On a domestic front, the effect of the two-month lockdown has severely impacted the economy. Urban and rural economies are witnessing the impact. Manufacturing industries have also reduced production lines due to the fact of lesser consumption of electricity. Apart from this the lack of capital goods has brought about severe repercussions in the supply chain in India.

In the service sector, several industries such as travel and development of foreign tourism have depleted due to the effect of lockdown and Covid-19. Therefore high-frequency indicators such as the manufacturing and service sectors are major additions to the declining economy.

The only positive indicators are the development of agriculture activities. The production of domestic pulses has increased to 43.5%. Apart from this agricultural produce and procurement of pulses such as khadi and Rabi has improved. On a domestic front, India still seems to be a major exporter and producer of agricultural produce.

The retail sector faced challenges related to inflation. In December 2019-January 2020 inflation reduced from double digits to single digits (5.8%). Out of all the retail products, food inflation was the highest peaking at double digits in 2019. The effect of the lockdown brought about supply chain challenges in the food sector which indirectly affected inflation. In April inflation on food products increased to 8.7 % from a previous value of 7.8% in March.

To tackle this situation, the RBI monetary policy committee came up with a system to assess the risks related to the liquidity crisis. The system used by the RBI had a mix of both conventional and unconventional methods to manage the fiscal situation. In this system, the RBI came up with a systematic method of implementation of liquidity measures in sectors which faced severe liquidity crisis.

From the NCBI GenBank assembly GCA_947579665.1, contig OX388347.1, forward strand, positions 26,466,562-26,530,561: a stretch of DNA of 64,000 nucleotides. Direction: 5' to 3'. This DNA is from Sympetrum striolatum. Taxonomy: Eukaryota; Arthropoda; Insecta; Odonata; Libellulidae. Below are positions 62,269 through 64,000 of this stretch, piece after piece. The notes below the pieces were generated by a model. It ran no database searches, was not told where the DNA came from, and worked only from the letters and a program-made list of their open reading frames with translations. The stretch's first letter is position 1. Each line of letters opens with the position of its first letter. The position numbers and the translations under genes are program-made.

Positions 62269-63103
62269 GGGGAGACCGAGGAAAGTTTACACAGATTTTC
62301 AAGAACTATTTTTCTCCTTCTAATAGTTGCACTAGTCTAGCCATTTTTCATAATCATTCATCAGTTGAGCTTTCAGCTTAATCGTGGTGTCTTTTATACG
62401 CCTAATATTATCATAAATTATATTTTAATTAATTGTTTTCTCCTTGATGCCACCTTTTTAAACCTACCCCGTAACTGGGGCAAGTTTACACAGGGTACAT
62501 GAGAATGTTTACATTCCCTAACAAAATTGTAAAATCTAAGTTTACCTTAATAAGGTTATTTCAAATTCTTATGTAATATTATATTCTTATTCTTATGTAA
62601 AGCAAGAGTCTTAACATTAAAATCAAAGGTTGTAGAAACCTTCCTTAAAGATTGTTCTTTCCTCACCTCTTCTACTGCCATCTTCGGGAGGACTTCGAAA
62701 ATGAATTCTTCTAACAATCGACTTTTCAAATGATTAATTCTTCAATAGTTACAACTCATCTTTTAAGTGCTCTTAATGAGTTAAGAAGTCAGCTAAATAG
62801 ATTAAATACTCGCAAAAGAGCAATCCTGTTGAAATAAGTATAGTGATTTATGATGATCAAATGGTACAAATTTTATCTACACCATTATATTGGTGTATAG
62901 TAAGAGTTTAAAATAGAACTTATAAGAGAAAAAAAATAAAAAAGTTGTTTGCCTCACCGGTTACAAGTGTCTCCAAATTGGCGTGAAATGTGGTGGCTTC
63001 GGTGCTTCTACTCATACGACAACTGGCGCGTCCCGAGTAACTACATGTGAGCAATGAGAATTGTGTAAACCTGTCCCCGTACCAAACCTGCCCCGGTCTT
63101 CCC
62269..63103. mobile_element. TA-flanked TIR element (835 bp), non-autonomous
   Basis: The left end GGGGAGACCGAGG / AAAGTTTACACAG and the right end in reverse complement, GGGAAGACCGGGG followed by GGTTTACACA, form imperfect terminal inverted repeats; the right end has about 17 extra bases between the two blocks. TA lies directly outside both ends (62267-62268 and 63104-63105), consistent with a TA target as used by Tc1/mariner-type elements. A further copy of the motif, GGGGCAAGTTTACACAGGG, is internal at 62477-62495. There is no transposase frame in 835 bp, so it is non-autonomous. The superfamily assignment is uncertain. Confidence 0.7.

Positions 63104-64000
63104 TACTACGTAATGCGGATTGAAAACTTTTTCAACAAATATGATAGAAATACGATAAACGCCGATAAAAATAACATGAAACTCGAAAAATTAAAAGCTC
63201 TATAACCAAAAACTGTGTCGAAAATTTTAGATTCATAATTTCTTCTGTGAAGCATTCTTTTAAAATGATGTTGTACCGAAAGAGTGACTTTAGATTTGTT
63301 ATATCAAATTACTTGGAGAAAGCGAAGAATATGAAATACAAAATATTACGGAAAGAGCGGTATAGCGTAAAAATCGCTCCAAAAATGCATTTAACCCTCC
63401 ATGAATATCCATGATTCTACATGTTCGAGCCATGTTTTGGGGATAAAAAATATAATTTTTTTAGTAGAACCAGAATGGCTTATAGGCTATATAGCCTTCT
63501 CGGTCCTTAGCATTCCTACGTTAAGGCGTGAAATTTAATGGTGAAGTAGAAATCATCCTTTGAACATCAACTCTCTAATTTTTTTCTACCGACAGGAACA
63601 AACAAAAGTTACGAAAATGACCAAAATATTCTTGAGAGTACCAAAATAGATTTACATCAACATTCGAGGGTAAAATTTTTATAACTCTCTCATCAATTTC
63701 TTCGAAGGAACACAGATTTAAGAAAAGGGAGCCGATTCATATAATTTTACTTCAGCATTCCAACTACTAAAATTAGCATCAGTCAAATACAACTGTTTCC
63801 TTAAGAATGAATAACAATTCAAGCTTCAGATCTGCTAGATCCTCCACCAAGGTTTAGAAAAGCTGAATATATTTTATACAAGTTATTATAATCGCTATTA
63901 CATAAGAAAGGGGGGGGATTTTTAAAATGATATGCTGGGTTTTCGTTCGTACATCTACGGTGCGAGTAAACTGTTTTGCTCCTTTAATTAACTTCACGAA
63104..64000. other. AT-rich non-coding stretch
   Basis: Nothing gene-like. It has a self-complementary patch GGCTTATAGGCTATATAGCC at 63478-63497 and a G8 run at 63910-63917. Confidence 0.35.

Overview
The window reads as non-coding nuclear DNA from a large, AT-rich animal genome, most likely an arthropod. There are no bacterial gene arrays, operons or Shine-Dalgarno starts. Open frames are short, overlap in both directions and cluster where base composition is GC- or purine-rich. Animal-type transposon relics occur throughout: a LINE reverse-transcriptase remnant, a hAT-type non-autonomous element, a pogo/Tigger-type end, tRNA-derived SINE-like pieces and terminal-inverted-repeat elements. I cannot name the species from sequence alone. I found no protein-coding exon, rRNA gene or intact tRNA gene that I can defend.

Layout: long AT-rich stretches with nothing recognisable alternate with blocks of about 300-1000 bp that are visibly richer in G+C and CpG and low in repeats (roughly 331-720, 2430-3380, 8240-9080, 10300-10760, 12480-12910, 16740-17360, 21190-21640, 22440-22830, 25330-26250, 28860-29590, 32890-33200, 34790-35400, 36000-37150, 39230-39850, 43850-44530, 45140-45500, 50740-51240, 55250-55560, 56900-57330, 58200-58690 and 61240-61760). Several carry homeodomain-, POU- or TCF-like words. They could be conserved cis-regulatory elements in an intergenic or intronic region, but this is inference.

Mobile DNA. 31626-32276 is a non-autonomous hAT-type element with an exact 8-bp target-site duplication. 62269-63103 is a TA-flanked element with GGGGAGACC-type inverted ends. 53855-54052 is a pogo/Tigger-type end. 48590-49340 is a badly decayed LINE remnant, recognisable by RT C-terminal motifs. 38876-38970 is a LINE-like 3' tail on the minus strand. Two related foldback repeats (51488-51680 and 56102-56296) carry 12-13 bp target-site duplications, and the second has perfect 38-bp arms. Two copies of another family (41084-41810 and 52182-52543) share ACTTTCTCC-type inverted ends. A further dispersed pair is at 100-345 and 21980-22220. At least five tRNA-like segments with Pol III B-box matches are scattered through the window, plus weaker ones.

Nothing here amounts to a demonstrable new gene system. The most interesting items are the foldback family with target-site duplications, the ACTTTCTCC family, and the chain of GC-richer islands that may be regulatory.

The RBI had taken the following measures to improve the situation

  • RBI has increased the amount of liquidity adjusted facility to 5.66 Lakh Crore for May 2020. Previously the amount of LAF in April was estimated 4.75 lakh crore
  • Apart from this the RBI Monetary Policy Committee put Rs.1, 20,474 crore in open market operations.
  • The RBI Monetary Policy Committee has further injected Rupees 87,891 crore for three targeted long-term repo operation (TLTRO) auctions.
  • Operation Twist is an auction that is conducted by the RBI involving the sale and purchase of government based securities for Rs 10,000 crore each. This operation twist was conducted on 27 April 2020.
  • Apart from this the government has invested Rs. 22,000 crore in National Bank for Agriculture and Rural Development (NABARD), Small Industries Development Bank of India (SIDBI) and National Housing Bank (NHB)
  • The RBI monetary policy committee has provided various options for refinancing.  One such option is provided to mutual funds through the mode of the special liquidity facility to ease liquidity in the markets.
  • In the year 2020, the RBI has announced liquidity augmenting measures of more than Rs 9 lakh crore which adds up to nearly 4.6 % of the GDP.

These methods have eased the liquidity measures on domestic financial institutions. Domestic instruments such as commercial papers, government securities, and treasury bills have become more smooth. The credit growth of the economy has declined yet the amount of investments made by commercial banks on the above investment has increased to Rs 66757 crore. This is higher when compared to the same period last year where the amount of investment from commercial banks declined rapidly.